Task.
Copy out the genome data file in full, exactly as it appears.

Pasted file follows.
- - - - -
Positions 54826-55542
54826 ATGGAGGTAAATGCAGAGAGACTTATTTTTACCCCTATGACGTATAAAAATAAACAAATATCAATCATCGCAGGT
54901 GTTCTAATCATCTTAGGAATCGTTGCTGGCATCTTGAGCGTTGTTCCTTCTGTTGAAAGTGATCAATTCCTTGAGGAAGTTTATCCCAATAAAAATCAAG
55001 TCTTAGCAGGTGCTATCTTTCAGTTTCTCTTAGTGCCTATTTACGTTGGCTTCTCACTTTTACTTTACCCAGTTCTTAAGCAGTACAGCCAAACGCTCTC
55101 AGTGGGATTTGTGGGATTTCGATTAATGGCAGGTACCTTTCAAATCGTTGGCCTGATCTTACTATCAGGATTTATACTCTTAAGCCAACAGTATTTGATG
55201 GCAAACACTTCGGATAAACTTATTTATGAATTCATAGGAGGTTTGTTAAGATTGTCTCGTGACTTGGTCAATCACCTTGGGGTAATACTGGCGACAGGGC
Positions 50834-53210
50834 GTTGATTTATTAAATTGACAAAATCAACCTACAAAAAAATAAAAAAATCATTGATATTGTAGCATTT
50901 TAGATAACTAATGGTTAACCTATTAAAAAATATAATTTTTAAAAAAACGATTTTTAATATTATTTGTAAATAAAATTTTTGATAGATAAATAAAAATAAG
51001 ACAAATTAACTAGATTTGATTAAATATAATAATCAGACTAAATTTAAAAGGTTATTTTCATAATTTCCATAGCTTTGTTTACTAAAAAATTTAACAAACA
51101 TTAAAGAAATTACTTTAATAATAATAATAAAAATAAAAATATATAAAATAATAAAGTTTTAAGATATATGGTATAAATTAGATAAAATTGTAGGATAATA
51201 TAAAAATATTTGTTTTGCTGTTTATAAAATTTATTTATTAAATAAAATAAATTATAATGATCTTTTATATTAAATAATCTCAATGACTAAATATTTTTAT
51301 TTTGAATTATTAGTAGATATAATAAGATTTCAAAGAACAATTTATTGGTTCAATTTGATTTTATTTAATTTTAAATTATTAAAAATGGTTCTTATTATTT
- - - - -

Positions 54826-55542
54826 ATGGAGGTAAATGCAGAGAGACTTATTTTTACCCCTATGACGTATAAAAATAAACAAATATCAATCATCGCAGGT
54901 GTTCTAATCATCTTAGGAATCGTTGCTGGCATCTTGAGCGTTGTTCCTTCTGTTGAAAGTGATCAATTCCTTGAGGAAGTTTATCCCAATAAAAATCAAG
55001 TCTTAGCAGGTGCTATCTTTCAGTTTCTCTTAGTGCCTATTTACGTTGGCTTCTCACTTTTACTTTACCCAGTTCTTAAGCAGTACAGCCAAACGCTCTC
55101 AGTGGGATTTGTGGGATTTCGATTAATGGCAGGTACCTTTCAAATCGTTGGCCTGATCTTACTATCAGGATTTATACTCTTAAGCCAACAGTATTTGATG
55201 GCAAACACTTCGGATAAACTTATTTATGAATTCATAGGAGGTTTGTTAAGATTGTCTCGTGACTTGGTCAATCACCTTGGGGTAATACTGGCGACAGGGC
Positions 50834-53210
50834 GTTGATTTATTAAATTGACAAAATCAACCTACAAAAAAATAAAAAAATCATTGATATTGTAGCATTT
50901 TAGATAACTAATGGTTAACCTATTAAAAAATATAATTTTTAAAAAAACGATTTTTAATATTATTTGTAAATAAAATTTTTGATAGATAAATAAAAATAAG
51001 ACAAATTAACTAGATTTGATTAAATATAATAATCAGACTAAATTTAAAAGGTTATTTTCATAATTTCCATAGCTTTGTTTACTAAAAAATTTAACAAACA
51101 TTAAAGAAATTACTTTAATAATAATAATAAAAATAAAAATATATAAAATAATAAAGTTTTAAGATATATGGTATAAATTAGATAAAATTGTAGGATAATA
51201 TAAAAATATTTGTTTTGCTGTTTATAAAATTTATTTATTAAATAAAATAAATTATAATGATCTTTTATATTAAATAATCTCAATGACTAAATATTTTTAT
51301 TTTGAATTATTAGTAGATATAATAAGATTTCAAAGAACAATTTATTGGTTCAATTTGATTTTATTTAATTTTAAATTATTAAAAATGGTTCTTATTATTT